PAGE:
Alumni: Ojas Mahapatra – Photonic Innovations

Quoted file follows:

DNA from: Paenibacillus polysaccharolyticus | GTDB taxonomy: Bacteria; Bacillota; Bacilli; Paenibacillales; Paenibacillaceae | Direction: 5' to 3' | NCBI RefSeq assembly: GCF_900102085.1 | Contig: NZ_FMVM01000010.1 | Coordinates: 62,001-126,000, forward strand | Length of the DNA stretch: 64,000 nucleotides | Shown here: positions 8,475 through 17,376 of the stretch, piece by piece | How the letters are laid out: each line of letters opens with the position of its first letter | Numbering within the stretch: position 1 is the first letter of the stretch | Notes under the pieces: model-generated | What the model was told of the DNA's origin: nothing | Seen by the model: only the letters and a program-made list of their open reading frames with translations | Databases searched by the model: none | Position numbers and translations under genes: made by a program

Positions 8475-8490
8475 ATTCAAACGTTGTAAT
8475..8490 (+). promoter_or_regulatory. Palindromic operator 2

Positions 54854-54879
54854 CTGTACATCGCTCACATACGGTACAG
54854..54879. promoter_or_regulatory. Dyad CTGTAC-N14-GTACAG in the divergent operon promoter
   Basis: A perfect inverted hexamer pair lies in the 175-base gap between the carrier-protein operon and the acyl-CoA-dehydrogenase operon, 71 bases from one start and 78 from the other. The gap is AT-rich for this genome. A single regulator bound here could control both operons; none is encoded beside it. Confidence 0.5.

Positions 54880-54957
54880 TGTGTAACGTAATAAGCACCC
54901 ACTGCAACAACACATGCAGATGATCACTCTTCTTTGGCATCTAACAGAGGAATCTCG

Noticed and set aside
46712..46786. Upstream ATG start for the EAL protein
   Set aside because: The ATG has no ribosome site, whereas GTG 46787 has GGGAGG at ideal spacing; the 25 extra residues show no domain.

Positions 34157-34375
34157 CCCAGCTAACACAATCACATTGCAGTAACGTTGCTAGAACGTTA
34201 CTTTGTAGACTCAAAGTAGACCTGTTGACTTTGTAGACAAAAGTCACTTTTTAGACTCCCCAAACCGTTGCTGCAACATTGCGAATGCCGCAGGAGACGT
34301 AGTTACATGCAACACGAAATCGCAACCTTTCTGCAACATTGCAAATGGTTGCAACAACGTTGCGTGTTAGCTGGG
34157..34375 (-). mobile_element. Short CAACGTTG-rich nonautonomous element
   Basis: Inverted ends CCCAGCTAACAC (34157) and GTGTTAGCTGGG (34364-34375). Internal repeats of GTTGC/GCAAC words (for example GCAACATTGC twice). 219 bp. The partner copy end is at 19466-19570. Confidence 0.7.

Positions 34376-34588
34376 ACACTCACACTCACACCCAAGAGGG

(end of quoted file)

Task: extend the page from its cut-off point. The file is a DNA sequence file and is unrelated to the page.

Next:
Ojas Mahapatra is one of those enviable people who gets paid to do what he loves. In 2013, he became the CEO of Photonic Innovations, a spin-out company from the University of Otago which is commercialising gas detectors for industries where levels of potentially toxic gases need to be monitored. The technology was developed by Professor Andrew Wilson and uses laser spectroscopy, unlike most detectors on the market. “The detector has high reliability, high accuracy, you don’t have to calibrate it, and there are no consumable parts, so you don’t have to replace anything in it, this is a huge cost saving for the industry,” says Ojas. 2013 was also the year Ojas completed his PhD at the University of Canterbury, and he freely admits he had a life-changing moment when applying for postdoctoral fellowships. His supervisor, MacDiarmid Institute Principal Investigator Simon Brown, recognising Ojas’ business nous, advised him to pursue that rather than sciences. Without that advice, Ojas probably would have continued in research, rather than going into business. Following Brown’s advice paid off quickly, as Ojas was soon hired by PowerHouse Ventures, and within a year was placed as CEO of the company’s new investment, Photonic Innovations. PowerHouse Ventures had already worked with Ojas when he and a team mate had entered a business plan competition called Entré. The idea was to paint or infuse nanoparticles on to buildings or roads, using them to break down organic pollutants. The team won both the best technical and financial business categories and second overall, scoring prizes worth $26,000, including working with PowerHouse Ventures on their business plan. “I’ve always had this entrepreneurial bug,” Ojas says. “I was always fascinated by the applications of what we study. If you’re just studying it, there’s no point, you’re just wasting your time and money. It doesn’t make sense unless you can actually convert it into something, and it is beneficial to the society or someone.” After the Christchurch earthquake, the project was put on hold. For many people, this would have been a major blow, but Ojas simply says, “I’m really happy where I am right now.” “The earthquake was a major event in my life. It actually made me stay in New Zealand, and Christchurch especially. I have never seen so much organisation, the people here are amazing. Probably the best people I’ve ever met in my life,” he says. Ojas came to New Zealand from India on a fully-funded MacDiarmid Institute doctoral scholarship studying the electronic properties of bismuth. He had other offers from Germany and the US, but was attracted by the reputation of Brown’s research and New Zealand. He says coming to New Zealand was easily “the best decision of my life.” “My life would have been completely different if The MacDiarmid Institute hadn’t funded me,” says Ojas. “I now have control over my future, where I can decide what steps I want to take, and they have enabled me to do so much. I don’t think it would have happened anywhere else.